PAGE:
Originally conceived as an Italian attempt to revive the legionary swordsman, they were adopted by the Spaniards who used them with great efficiency. In addition to their shields, they often wore some form of helmet, and quilted or metal body armour covering the chest.
The majority of Cortez's troops during his campaigns in the New World were rodeleros: in 1520, over 1000 of his 1300 men were so equipped, and in 1521 he had 700 rodeleros, but only 118 arquebusiers and crossbowmen.
When the Spanish adopted the Colunella (the first of their mixed pike and shot formations), they used small groups of Sword and Buckler men to break the deadlock of the push of pike, as the Swiss and Germans used halberdiers. At the Battle of Ravenna (1512), they proved to be deadly at this tactic; however, when facing a fresh, undisordered pike square, they could be rolled over, such as at the Battle of Seminara. They were also very vulnerable to attack by cavalry.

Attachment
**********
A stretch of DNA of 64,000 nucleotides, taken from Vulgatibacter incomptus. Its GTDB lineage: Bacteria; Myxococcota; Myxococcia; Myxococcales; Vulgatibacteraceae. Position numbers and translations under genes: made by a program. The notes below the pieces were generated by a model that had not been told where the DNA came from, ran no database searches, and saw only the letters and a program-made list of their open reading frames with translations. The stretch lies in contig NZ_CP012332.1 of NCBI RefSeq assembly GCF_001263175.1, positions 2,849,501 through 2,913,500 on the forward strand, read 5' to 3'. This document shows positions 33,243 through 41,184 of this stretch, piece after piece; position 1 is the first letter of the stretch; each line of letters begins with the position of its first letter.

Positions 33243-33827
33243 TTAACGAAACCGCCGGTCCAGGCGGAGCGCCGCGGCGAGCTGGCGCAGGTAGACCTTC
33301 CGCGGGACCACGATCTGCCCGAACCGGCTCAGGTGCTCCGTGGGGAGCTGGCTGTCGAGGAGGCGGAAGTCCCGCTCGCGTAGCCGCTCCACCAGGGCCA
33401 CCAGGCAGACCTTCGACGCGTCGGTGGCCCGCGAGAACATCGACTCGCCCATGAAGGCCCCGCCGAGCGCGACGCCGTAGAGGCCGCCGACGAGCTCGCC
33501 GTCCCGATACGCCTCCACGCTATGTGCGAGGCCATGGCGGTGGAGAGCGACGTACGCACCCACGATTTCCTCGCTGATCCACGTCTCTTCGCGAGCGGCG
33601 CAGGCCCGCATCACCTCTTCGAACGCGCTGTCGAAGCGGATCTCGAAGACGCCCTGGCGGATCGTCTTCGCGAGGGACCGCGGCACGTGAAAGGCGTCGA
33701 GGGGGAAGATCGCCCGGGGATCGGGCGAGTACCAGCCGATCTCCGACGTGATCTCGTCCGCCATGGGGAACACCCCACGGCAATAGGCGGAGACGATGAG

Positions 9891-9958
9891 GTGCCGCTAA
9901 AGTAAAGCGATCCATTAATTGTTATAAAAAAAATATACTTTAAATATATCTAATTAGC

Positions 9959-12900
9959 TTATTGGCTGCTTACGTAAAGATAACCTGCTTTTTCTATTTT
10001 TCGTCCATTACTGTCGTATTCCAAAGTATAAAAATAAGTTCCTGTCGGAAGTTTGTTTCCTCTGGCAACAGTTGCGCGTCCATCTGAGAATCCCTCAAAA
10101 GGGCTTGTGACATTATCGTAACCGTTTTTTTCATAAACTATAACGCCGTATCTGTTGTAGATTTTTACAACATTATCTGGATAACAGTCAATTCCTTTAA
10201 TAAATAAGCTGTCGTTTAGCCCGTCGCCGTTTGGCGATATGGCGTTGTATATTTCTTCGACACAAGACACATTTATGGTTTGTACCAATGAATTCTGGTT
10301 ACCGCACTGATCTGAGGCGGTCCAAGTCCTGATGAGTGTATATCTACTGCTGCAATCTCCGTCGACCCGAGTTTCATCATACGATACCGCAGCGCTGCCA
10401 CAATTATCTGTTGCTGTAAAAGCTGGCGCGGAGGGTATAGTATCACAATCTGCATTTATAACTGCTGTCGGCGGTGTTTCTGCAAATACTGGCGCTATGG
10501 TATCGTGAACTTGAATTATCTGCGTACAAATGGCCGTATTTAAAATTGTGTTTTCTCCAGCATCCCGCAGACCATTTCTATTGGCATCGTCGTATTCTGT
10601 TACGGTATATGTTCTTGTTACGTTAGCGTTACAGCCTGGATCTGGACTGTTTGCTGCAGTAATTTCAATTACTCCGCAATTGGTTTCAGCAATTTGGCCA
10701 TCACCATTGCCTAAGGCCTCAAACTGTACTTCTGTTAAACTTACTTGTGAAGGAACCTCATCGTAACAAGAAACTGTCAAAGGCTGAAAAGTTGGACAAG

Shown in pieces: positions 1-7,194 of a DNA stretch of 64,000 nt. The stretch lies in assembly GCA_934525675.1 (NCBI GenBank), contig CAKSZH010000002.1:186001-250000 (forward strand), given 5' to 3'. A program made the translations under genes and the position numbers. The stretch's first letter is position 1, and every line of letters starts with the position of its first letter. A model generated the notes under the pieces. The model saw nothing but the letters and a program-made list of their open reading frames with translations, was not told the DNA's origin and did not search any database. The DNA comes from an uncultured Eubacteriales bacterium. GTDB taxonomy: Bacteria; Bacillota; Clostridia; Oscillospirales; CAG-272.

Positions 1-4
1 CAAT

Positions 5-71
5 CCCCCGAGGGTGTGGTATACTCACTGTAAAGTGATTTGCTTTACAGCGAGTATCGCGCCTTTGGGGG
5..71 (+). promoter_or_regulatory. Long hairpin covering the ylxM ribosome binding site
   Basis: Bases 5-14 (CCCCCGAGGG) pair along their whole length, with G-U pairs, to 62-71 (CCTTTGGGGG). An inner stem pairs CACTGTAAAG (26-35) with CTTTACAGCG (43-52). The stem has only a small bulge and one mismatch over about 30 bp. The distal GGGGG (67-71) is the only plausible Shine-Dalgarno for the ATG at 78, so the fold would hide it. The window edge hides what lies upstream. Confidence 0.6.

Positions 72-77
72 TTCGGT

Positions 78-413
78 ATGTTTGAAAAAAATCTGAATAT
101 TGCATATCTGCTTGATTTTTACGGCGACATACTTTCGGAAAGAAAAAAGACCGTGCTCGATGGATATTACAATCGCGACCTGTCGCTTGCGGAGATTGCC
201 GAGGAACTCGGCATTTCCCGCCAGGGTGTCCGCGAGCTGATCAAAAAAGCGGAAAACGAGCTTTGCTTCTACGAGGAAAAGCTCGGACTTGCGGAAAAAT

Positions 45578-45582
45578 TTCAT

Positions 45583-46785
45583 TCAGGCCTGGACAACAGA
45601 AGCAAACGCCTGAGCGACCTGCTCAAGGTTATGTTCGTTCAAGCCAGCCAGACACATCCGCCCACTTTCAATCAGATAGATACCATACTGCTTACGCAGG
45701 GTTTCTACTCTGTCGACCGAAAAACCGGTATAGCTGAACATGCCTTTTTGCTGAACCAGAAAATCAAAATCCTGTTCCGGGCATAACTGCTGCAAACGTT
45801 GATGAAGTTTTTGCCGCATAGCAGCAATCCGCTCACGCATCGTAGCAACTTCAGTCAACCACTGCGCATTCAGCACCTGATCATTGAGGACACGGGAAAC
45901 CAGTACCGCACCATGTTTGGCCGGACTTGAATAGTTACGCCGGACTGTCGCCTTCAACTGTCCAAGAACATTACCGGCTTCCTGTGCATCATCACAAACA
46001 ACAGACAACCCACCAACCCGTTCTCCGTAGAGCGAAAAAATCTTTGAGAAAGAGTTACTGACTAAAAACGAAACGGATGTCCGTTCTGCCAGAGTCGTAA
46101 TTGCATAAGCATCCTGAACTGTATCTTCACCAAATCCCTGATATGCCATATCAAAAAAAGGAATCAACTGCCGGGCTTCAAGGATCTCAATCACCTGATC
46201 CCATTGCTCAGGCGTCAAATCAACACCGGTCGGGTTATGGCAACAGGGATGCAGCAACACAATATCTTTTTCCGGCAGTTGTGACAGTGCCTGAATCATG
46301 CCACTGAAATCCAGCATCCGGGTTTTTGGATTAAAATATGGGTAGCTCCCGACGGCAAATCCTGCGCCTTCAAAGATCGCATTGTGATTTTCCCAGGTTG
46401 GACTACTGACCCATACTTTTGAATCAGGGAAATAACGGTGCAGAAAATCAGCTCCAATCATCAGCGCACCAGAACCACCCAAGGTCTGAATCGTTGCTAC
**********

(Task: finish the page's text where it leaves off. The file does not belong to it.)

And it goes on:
The weaknesses of the Rodoleros were ultimately seen by the Spanish to outweigh their strengths, and they were dropped as a troop type when the Spanish infantry were reorganized into Tercios in the 1530s.
Occasional attempts were made to revive them, such as by Maurice of Nassau, who armed his guard troops with a sword and buckler in addition to a pike. Later during the Thirty Years War, some military theorists proposed deploying swordsmen equipped with large iron shields in front of the pikemen to protect them from being shot by enemy musketeers, but it is doubtful that this fanciful tactic was either successful or much employed in practice.